Bubbly Blood Orange & Rosemary In a cocktail shaker, muddle a few rosemary sprigs with a pinch of sugar. Add 2 ounces of blood orange juice. Shake well with ice and strain into a Champagne flute. Top with sparkling wine. Garnish with a slice of blood orange, if desired.

Pink Pomegranate Champagne Add 2 ounces pomegranate juice to a Champagne flute. Top with sparkling wine and garnish with pomegranate seeds.

Sparkling Juice Add 2 ounces of Juice So Good Juice (we recommend Juicy Roots) to a Champagne flute. Top with sparkling wine.

RumChata Five Ways The creamy liqueur, RumChata, is made from a mix of premium Caribbean rum and the finest dairy cream, and it is finished off with unique spices and flavors that are perfect for mixing it up this holiday season.

RumChata Root Beer Float Pour 4 ounces of cold A&W Root Beer or Dad’s Root Beer into a glass filled with ice. Top with 3 ounces of RumChata. Tip: High levels of citric acid in other brands of root beer may curdle the cream.

RumChata Hot Chocolate Fill a mug with 2 ounces of RumChata and top with hot chocolate.

Orange Creamsicle RumChata In a lowball glass filled with ice, combine 2 ounces of RumChata and 1 ounce of Tattersall Orange Crema.

Apple RumChata In a cocktail shaker with ice, combine 1 ounce of apple liqueur and 2 ounces of RumChata. Strain into a sea salt rimmed martini glass.

RumChata Eggnog In a highball glass filled with ice, combine 2 ounces of RumChata and 4 ounces of eggnog.

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Lunds & Byerlys wine and spirits

Two Pepper Jelly Cocktails

Think pepper jelly is just for appetizers? Think again! L&B Pepper Jellies add just the right amount of spicy sweetness to these cocktails.

Cranberry Bourbon Old Fashioned MAKES 1 SERVING

1 2 1 4 1

tablespoon L&B Cranberry Bourbon Pepper Jelly ounces bourbon sugar cube to 6 dashes Angostura bitters orange slice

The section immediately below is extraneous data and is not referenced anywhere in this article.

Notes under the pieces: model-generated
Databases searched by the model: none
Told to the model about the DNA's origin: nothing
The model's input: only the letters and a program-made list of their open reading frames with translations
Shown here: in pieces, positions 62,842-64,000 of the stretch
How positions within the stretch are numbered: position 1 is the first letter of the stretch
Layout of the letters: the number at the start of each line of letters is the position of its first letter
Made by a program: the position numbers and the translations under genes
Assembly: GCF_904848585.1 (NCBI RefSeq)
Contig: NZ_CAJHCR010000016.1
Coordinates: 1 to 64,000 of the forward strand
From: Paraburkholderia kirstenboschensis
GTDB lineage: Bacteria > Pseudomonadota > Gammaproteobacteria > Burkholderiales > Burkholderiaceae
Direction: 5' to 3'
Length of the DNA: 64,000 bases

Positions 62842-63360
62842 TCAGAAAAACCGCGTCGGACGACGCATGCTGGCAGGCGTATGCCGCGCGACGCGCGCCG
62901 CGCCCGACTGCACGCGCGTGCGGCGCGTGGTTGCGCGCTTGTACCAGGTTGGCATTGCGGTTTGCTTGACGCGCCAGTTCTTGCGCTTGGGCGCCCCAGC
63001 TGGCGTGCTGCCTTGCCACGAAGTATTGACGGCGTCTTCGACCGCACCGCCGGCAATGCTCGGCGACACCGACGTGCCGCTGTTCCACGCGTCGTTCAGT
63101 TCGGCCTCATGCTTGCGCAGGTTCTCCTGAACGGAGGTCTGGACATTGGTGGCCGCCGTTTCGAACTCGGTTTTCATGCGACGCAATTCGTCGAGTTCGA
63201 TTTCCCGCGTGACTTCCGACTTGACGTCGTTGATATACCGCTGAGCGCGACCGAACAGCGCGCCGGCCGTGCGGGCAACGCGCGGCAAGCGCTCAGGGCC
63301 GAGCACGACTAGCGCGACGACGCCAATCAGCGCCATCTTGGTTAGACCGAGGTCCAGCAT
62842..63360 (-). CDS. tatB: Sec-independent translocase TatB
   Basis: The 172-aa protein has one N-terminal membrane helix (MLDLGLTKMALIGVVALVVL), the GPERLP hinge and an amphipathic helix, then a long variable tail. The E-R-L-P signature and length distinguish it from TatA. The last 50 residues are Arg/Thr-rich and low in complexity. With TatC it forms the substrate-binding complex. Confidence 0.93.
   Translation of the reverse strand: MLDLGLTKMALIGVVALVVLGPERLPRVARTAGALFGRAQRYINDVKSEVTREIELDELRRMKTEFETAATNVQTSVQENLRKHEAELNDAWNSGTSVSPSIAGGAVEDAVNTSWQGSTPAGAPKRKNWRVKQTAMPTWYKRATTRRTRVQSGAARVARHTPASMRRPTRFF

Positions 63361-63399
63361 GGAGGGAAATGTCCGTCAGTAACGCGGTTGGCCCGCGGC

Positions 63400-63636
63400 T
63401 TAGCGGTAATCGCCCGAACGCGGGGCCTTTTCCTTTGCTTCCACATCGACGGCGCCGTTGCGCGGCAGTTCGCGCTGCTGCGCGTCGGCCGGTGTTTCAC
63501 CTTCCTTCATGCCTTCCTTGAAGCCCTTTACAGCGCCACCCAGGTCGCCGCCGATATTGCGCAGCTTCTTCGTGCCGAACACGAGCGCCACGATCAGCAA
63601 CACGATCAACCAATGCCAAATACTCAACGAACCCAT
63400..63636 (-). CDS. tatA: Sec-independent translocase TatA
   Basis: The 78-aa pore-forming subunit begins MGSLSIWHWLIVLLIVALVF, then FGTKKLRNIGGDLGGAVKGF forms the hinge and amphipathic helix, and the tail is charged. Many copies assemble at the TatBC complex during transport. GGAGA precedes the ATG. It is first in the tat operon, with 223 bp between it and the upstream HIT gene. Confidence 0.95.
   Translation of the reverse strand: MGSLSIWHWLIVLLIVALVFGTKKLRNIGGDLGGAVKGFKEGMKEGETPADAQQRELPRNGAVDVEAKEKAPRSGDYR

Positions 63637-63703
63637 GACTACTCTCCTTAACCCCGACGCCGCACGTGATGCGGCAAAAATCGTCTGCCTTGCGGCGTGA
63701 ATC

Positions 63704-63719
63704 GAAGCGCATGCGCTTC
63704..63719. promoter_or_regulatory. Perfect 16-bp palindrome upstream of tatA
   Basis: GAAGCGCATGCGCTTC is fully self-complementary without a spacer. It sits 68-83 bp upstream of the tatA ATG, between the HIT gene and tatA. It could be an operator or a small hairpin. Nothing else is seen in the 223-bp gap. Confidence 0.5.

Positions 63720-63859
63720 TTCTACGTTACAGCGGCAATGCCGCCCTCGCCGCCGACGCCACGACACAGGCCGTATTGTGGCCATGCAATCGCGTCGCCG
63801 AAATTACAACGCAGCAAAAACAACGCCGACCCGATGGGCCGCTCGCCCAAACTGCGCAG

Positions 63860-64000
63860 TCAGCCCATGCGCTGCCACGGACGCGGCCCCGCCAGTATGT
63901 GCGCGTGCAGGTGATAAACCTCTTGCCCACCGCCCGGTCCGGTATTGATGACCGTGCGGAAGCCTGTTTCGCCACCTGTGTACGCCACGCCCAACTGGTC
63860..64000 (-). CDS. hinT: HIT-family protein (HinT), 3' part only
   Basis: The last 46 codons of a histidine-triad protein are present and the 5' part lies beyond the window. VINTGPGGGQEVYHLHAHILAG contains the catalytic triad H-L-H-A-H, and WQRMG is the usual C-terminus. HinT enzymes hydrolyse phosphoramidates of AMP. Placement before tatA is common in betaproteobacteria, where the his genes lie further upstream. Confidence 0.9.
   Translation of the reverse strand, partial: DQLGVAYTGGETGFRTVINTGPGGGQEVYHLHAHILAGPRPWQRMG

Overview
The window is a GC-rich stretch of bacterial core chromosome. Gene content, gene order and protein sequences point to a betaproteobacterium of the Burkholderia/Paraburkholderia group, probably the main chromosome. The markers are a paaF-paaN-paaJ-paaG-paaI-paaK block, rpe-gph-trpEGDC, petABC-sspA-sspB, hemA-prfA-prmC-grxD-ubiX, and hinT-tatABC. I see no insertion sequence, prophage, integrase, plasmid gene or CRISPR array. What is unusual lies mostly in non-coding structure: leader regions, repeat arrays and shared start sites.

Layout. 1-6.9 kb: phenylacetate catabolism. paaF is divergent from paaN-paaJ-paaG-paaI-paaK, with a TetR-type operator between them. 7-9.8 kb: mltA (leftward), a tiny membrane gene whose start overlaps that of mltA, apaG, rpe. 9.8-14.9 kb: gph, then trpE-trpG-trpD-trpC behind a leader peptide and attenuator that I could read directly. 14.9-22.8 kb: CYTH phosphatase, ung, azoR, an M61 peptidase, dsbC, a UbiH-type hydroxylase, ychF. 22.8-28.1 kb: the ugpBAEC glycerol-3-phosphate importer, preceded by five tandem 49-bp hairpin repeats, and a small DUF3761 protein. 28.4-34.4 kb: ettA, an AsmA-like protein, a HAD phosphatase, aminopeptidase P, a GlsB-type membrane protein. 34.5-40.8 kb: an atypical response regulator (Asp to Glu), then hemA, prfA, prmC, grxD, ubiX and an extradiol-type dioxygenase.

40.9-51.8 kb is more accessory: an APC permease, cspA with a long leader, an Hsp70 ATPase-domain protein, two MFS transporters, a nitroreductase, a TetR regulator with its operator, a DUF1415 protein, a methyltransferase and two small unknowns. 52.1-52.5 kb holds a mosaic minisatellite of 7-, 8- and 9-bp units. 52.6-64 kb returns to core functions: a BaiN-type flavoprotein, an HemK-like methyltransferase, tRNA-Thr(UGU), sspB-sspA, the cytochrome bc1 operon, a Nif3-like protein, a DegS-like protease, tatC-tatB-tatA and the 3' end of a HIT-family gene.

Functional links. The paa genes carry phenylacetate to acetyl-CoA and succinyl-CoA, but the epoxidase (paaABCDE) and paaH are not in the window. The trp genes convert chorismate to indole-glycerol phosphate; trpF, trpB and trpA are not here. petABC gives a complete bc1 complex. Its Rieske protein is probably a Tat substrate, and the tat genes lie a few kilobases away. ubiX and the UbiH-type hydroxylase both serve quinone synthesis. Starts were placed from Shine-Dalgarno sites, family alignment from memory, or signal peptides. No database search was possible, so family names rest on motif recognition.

1. Combine L&B Cranberry Bourbon Pepper Jelly, bourbon and a handful of ice in a shaker. Shake vigorously for 30 seconds. 2. Add the sugar cube to the bottom of a lowball glass; add 4 to 6 dashes of Angostura bitters and muddle to combine. 3. Add an orange slice to the glass and muddle together with the sugar/bitters mixture. 4. Add a handful of ice to the glass. Strain the bourbon/pepper jelly mixture into the glass through a fine-mesh sieve. Stir to combine and serve.

Meyer Lemon Blood Orange Margarita MAKES 1 SERVING

1 tablespoon L&B Meyer Lemon Blood Orange Pepper Jelly 2 ounces tequila juice of 1 lime juice of ½ orange 1. Combine L&B Meyer Lemon Blood Orange Pepper Jelly, tequila and a handful of ice in a shaker. Shake vigorously for 30 seconds. 2. Add a handful of ice to a lowball glass. 3. Strain tequila/pepper jelly mixture into the glass through a fine-mesh sieve. 4. Top with the juice from 1 lime and half an orange. Stir to combine and serve.

Slow Cooker Mulled Wine MAKES 10 TO 12 SERVINGS

The perfect cocktail to serve party guests on a cold, blustery day is made even easier in a slow cooker. peel of ½ orange 6 cinnamon sticks, broken into pieces 1-inch ginger root, peeled and sliced 1 teaspoon allspice 4 cups apple cider 1 cup apple brandy 1 (750ml) bottle Cabernet Sauvignon ¼ cup honey 1. Combine orange peel, cinnamon, ginger root and allspice in an 8-inch square of cheesecloth or in cloth tea bags. 2. Combine apple cider, apple brandy, Cabernet and honey in a slow cooker. Add spice bag(s) from step 1. 3. Cover and cook on low heat setting for 5 to 6 hours or on high heat setting for 2½ to 3 hours. 4. Remove spice bag(s) and discard. Ladle mulled wine into cups. Cheers!